Here in California, our legislature closed out the week with some improvements to reforms in marijuana taxes and expanding the industry’s access to banking. Once they make it to the governor’s desk, they are now set to shape the marijuana industry further into the future.
Industry advocates have been looking to 2020 as a transformative year with regard to marijuana legislation but then COVID-19 happened. But the silver lining there was that local regulators decided that the industry was essential which allowed dispensaries to stay open even amid shutdowns in some areas.
Senate Bill 67
Other news was Senate Bill 67 which will allow growers and producers to designate the region where the marijuana is grown, much like our wine industry. This is significant to ensure against false and misleading labeling and advertising.
Under this bill, marijuana must be grown in the geographically designated area that it is using in its advertising. Growers feel this will help them preserve the integrity of their product, especially those who grow craft products relying on the soil and topography of a particular area.
Possible Tax Relief
Since marijuana was first legalized, California taxes concerning the industry have been some of the highest in the nation. While reforms to Assembly Bill 1872 aren’t as aggressive as was hoped for, they are still moving in the right direction. This bill serves to freeze any potential tax rate increases on marijuana businesses since they weren’t able to get the small business relief of other industries during COVID.
Another issue regarding the cannabis industry is its inability to use banking and traditional financial services because of banks’ federal regulations. This has led some banks to avoid transactions with the industry. While Assembly Bill 1525 won’t do anything to remove federal regulations, it does remove any state penalties against institutions working with marijuana businesses and clients.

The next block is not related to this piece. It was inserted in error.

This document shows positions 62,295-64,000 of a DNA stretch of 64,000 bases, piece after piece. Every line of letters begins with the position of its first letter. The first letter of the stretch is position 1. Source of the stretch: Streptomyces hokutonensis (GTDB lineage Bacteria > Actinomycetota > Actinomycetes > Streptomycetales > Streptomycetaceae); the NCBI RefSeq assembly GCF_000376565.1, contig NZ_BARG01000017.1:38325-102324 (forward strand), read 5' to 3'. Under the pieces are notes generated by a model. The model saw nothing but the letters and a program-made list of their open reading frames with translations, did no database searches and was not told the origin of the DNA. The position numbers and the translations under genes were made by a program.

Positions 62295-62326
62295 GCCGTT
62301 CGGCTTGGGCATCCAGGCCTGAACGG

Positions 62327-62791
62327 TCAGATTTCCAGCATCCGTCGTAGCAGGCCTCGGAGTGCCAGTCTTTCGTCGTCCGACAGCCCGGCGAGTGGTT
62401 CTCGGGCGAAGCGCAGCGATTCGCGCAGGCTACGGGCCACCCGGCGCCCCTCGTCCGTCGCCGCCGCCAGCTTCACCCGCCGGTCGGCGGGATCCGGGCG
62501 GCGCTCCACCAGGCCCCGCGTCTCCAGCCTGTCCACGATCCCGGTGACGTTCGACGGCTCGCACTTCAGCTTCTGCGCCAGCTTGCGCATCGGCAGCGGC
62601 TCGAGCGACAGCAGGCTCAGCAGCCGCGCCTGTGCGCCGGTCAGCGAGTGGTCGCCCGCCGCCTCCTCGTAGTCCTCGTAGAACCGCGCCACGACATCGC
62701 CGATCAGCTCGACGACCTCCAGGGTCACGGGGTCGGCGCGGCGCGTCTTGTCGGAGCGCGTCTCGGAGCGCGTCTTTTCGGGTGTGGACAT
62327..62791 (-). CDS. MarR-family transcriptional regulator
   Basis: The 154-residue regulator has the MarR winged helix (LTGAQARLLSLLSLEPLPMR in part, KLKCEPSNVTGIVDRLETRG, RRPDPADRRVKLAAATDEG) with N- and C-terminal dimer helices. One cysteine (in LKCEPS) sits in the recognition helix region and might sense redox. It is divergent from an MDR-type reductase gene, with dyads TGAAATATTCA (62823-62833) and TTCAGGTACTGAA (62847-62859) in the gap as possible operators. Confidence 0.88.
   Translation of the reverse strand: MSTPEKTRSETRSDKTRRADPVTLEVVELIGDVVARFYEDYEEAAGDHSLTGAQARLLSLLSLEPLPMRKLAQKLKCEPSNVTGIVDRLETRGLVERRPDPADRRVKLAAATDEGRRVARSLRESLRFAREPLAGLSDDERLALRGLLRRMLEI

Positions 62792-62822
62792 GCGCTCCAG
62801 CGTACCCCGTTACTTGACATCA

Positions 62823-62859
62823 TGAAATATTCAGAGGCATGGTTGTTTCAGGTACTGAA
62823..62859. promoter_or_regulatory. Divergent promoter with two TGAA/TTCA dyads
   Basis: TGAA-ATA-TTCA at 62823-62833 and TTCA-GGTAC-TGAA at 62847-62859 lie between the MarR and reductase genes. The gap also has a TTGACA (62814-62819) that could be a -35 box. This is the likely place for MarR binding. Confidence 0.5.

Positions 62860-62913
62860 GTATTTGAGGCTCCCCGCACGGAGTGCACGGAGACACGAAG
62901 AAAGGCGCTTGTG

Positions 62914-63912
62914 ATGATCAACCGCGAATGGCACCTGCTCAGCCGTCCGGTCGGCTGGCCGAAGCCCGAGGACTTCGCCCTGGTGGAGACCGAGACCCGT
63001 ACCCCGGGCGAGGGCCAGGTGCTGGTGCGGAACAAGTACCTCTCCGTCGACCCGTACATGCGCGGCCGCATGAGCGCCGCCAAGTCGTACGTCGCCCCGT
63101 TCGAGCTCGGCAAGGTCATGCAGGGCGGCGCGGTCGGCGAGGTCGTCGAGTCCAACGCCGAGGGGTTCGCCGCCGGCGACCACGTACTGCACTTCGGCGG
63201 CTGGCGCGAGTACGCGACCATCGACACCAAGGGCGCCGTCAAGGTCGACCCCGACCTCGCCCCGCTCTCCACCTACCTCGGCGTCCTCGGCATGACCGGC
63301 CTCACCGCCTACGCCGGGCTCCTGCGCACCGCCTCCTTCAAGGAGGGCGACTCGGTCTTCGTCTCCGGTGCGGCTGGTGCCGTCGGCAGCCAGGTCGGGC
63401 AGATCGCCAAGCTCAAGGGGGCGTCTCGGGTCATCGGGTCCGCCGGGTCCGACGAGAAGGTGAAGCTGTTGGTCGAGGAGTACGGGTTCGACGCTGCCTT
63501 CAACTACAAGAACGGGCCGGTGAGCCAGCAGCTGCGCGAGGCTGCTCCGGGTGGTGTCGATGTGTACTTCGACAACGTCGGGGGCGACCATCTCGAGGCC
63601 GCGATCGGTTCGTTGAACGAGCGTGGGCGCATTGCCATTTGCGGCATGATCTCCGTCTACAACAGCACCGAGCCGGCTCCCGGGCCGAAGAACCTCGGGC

Meanwhile, federal talks about banking and marijuana have continued with a vote on federal descheduling expected later in the month. This could allow access to banking for the entire industry, if passed. Although passed in the House already last year, the Senate has remained firm.
Also on the governor’s desk are some measures for product testing changes that would allow growers to submit their unpackaged product for lab testing, making this more affordable to producers. Another measure would require more precise measurement of THC content in edibles while another would allow cannabis testing labs to offer services to law enforcement or prosecutors.
CBD RegulationsWhat didn’t make the legislative cut was an effort to regulate hemp-derived CBD in products such as food and supplements.
Despite some losses, these measures are indicative of an industry on the verge of normalization. Finally. According to Amy Jenkins, a senior policy director at the California Cannabis Industry Association and active lobbyist, “I think that’s a great testament to everything the industry has been doing to educate the legislature… It’s a testament to how far we’ve come.”
We will keep you posted.